• Lowering blood pressure prevents strokes and coronary heart disease.[4] CCBs are a key therapeutic choice in the major guidelines for the treatment of hypertension.

Raynaud's disease

  • Nifedipine is the mainstay of medical treatment.
  • Nifedipine has been shown to reduce frequency and severity of attacks in primary Raynaud's disease but is associated with expected adverse effects (see 'Common adverse effects', below).[5] 
  • The evidence base for amlodipine and diltiazem is not strong.

Supraventricular arrhythmias

  • Intravenous verapamil and diltiazem have been found equally effective at reducing heart rate at 10 or 30 minutes compared with placebo in atrial flutter and atrial fibrillation but use of verapamil could be limited by hypotension.[6][7]

Tocolysis

  • Most experience of CCBs to prevent premature labour has been with nifedipine.[8] 
  • Compared with betamimetics, CCBs are more effective at postponing birth, with fewer side-effects for women and some short-term benefits for the baby.[9] CCBs may have benefits over oxytocin receptor antagonists and magnesium sulfate but further research is required.
  • No CCB is licensed for tocolysis.

Cluster headache

  • Verapamil is used (unlicensed indication) to help reduce the severity of cluster attacks and there seems consensus from patient groups and clinicians that it is useful. It has been reported to cause bradycardia and atrioventricular block so further research is needed.[10]

These can be predicted from the type of CCB and mode of action, as already illustrated. Examples include:

Myocardial effects

  • Hypotension
  • Heart failure

Conduction effects

  • Heart block
  • Arrhythmias

Vascular smooth muscle

  • Flushing
  • Oedema
  • Headaches
  • Rashes

Other effects

  • Constipation
  • Rashes
  • Gynaecomastia
  • Photosensitivity

Again, these can be predicted from the type of CCB and mode of action. Individual drug monographs need to be reviewed. Some examples include:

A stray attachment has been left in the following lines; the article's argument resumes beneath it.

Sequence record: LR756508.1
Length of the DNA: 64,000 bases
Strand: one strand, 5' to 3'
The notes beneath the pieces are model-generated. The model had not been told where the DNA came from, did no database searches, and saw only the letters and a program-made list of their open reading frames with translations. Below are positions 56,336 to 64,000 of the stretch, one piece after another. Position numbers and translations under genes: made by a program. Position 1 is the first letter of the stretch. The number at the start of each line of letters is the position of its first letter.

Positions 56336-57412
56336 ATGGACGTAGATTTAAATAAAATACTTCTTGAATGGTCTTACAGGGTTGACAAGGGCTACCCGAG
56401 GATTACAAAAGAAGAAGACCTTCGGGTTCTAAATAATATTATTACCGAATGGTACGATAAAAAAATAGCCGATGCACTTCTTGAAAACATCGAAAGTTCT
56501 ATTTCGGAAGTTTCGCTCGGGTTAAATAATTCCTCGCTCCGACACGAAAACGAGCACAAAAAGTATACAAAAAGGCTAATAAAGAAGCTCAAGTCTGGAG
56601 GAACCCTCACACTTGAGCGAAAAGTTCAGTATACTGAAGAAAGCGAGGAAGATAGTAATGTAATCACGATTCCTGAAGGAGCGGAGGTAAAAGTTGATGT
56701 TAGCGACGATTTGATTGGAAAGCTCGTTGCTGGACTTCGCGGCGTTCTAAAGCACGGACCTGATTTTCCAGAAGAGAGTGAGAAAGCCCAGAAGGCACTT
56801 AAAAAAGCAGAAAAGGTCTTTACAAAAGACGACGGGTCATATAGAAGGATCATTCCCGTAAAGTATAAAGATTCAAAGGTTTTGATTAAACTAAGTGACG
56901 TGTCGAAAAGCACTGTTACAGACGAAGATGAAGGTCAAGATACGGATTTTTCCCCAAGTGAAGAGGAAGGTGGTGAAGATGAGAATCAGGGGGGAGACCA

• Cardiovascular: shock, unstable angina, significant aortic stenosis, bradycardia, heart failure, etc.
  • Avoidance of grapefruit juice with felodipine, lacidipine, lercanidipine, nicardipine, nifedipine, nimodipine and verapamil. This may affect metabolism.
  • Sudden withdrawal of CCBs may exacerbate angina.

These are best considered under each individual drug.

This will be determined largely by the condition being treated. Blood pressure and electrocardiography monitoring may be warranted but are best decided upon an individual basis.

Further reading & references

  1. British National Formulary; NICE Evidence Services (UK access only)
  2. Management of stable angina; NICE Clinical Guideline (July 2011)
  3. ESC Guidelines on the Management of Stable Coronary Artery Disease; Eur Heart J 2013;34:2949–3003
  4. Lawes CM, Bennett DA, Feigin VL, et al; Blood pressure and stroke: an overview of published reviews. Stroke. 2004 Apr;35(4):1024.
  5. Pope J; Raynaud's phenomenon (primary). BMJ Clin Evid. 2013 Oct 10;2013:1119.
  6. Supraventricular Arrhythmias; European Society of Cardiology Guideline (2003)
  7. Siu CW, Lau CP, Lee WL, et al; Intravenous diltiazem is superior to intravenous amiodarone or digoxin for achieving ventricular rate control in patients with acute uncomplicated atrial fibrillation. Crit Care Med. 2009 Jul;37(7):2174-9; quiz 2180.
  8. Gaspar R, Hajagos-Toth J; Calcium channel blockers as tocolytics: principles of their actions, adverse effects and therapeutic combinations. Pharmaceuticals (Basel). 2013 May 23;6(6):689-99. doi: 10.3390/ph6060689.
  9. Flenady V, Wojcieszek AM, Papatsonis DN, et al; Calcium channel blockers for inhibiting preterm labour and birth. Cochrane Database Syst Rev. 2014 Jun 5;6:CD002255. doi: 10.1002/14651858.CD002255.pub2.
  10. Cohen AS, Matharu MS, Goadsby PJ; Electrocardiographic abnormalities in patients with cluster headache on verapamil therapy. Neurology. 2007 Aug 14;69(7):668-75.

Disclaimer: This article is for information only and should not be used for the diagnosis or treatment of medical conditions. EMIS has used all reasonable care in compiling the information but make no warranty as to its accuracy. Consult a doctor or other health care professional for diagnosis and treatment of medical conditions. For details see our conditions.

Original Author:
Dr Richard Draper
Current Version:
Peer Reviewer:
Dr Adrian Bonsall
Document ID:
178 (v9)
Last Checked:
15/02/2016
Next Review:
13/02/2021